I do understand how difficult it is, Anne, to let go of well loved books. I think you have the perfect solution – dont get rid of them. And their brownness and slight smell is part of their charm.
    There seems to be some support for Kindle here. I need convincing.
    Caroline.

    • Anne

      The joy of the Kindle is to lie in bed late at night- and you know where I live Caro- some miles from a bookshop- and to go on the Kindle store and think ” Oh I want to read that!”. You just press “Buy” and two seconds later you’re reading it- rather marvellous I have to admit. But the actual physical feel of the book is missing- it is the immediacy that is the bonus. I will never give up books but the Kindle has its place too.

      • Caroline

        Hi Anne, I think you have put your finger on one of the things that worries me about owning a Kindle. I’d always be buying stuff. My To Be Read pile is tall enough! I can quite see the attraction. I’m not actually against the idea, just I have never wanted one enough to actually buy it. Perhaps when I move?

  5. Dear Caroline, I am new to your blog and am enjoying nosing about very much. Don’t we all have the same problem with keeping books from rampaging out of control? I’m coming round to the idea of keeping them in boxes actually, then you do have that lovely surprise of rediscovering them… Best wishes for your move, I hope it all goes well and that you enjoy settling into your new home.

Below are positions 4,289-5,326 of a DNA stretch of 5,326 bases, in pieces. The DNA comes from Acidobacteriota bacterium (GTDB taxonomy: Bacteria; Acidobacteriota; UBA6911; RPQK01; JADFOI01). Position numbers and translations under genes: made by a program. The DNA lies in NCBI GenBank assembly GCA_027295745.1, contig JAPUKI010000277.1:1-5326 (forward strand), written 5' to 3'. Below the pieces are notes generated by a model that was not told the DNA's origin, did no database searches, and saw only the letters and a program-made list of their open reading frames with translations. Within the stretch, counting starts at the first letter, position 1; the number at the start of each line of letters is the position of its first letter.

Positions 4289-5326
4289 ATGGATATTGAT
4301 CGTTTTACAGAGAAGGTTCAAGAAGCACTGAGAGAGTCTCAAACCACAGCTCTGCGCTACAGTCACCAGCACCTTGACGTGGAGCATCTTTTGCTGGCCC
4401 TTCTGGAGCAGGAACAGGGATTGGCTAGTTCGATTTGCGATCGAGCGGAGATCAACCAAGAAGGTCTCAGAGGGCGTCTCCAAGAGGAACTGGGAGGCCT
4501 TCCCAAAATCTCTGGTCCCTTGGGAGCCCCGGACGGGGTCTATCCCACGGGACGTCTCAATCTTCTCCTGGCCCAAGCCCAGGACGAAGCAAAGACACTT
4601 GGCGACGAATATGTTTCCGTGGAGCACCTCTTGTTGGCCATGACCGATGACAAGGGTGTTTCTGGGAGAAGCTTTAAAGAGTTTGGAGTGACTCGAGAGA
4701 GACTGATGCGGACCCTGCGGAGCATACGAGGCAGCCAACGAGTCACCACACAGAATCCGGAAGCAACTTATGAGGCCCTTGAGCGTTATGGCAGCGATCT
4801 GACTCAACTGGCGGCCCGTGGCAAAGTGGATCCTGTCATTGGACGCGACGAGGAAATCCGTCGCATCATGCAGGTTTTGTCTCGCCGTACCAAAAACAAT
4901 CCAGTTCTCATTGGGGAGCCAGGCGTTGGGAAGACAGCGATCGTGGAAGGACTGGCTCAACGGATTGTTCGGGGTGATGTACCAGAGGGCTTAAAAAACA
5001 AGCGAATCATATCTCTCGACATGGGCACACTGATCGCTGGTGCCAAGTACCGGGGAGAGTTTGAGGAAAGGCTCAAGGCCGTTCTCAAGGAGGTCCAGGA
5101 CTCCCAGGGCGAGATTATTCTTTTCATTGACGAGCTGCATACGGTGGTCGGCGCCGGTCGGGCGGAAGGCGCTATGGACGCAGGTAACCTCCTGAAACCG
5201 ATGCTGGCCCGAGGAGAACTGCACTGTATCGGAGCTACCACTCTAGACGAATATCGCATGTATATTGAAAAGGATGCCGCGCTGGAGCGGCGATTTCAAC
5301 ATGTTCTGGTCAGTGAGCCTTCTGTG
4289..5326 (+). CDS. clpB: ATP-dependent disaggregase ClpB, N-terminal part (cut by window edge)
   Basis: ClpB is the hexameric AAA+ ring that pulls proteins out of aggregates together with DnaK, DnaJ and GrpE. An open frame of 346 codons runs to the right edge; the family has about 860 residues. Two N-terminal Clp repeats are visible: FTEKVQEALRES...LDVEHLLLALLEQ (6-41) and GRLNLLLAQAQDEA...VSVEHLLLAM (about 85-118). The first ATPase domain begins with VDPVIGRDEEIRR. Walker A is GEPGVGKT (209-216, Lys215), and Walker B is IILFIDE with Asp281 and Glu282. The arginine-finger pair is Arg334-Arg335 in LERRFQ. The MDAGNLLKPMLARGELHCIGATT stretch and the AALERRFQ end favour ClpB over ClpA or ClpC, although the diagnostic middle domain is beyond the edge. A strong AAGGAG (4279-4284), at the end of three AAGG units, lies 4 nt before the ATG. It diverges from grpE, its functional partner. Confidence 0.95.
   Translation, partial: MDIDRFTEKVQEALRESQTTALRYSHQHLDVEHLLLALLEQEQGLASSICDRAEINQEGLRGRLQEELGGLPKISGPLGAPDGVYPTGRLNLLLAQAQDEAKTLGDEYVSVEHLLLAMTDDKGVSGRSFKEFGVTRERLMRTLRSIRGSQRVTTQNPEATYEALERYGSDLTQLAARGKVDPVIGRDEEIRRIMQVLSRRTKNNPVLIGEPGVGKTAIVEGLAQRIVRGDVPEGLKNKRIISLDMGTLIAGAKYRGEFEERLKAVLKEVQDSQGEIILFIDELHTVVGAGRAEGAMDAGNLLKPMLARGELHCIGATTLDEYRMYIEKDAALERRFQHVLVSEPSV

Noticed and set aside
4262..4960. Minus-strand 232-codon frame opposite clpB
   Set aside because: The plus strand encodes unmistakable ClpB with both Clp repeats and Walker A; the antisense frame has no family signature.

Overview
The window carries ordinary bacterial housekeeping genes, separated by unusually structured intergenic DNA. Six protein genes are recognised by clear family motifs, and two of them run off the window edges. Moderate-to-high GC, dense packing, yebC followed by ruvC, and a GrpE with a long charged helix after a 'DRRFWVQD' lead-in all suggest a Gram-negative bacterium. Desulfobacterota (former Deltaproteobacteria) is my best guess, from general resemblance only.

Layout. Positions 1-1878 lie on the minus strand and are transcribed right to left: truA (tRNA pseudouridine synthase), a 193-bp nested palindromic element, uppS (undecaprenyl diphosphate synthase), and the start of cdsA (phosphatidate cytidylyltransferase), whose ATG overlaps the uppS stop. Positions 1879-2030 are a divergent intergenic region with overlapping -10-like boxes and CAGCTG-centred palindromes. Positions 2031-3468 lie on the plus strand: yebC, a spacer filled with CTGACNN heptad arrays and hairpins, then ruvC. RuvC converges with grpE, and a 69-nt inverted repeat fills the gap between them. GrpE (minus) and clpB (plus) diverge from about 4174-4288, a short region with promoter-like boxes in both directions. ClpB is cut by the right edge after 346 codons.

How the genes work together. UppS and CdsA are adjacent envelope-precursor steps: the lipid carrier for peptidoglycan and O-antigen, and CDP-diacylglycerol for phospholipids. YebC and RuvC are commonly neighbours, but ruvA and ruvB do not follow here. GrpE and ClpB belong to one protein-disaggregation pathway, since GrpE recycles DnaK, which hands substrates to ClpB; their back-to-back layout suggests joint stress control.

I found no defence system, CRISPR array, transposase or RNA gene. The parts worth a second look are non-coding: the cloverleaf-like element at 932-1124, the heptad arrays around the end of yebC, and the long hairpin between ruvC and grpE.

• Caroline

      Hi Helen, welcome to the blog and I am so pleased you are enjoying nosing around! In my case, some of books have been in boxes for twenty eight years. And you’re right – it’s great fun rediscovering some of them. Moon Tiger is one – I’m posting something about that tomorrow. Thanks for your good wishes about the move. At the moment it is all far too stressful. But I lay in my hammock this afternoon thinking about where I will put my books in my new house. Still a few weeks away …
      I hope you will visit this blog again.

  6. Christine_A

    Hi Caroline – have you read I murdered my library by Linda Grant (only available on Kindle naturally!) – it’s a good read tho’ I think I’m at the other end of the spectrum in that I generally read and then give to the charity shop but I was very relieved (re: your previous post) to see I still had my 1972 copy of Travels with a Donkey.

    • Caroline

      Hi Christine,
      thanks for connecting these two posts! I haven’t read Linda Grant’s book, partly because I don’t have a Kindle.I remember that she wrote about the topic in the Guardian very soon after I had posted about decluttering my self.
      Glad you still have Travels with my Donkey. Some books should stay on one’s shelves, whatever.
      Caroline.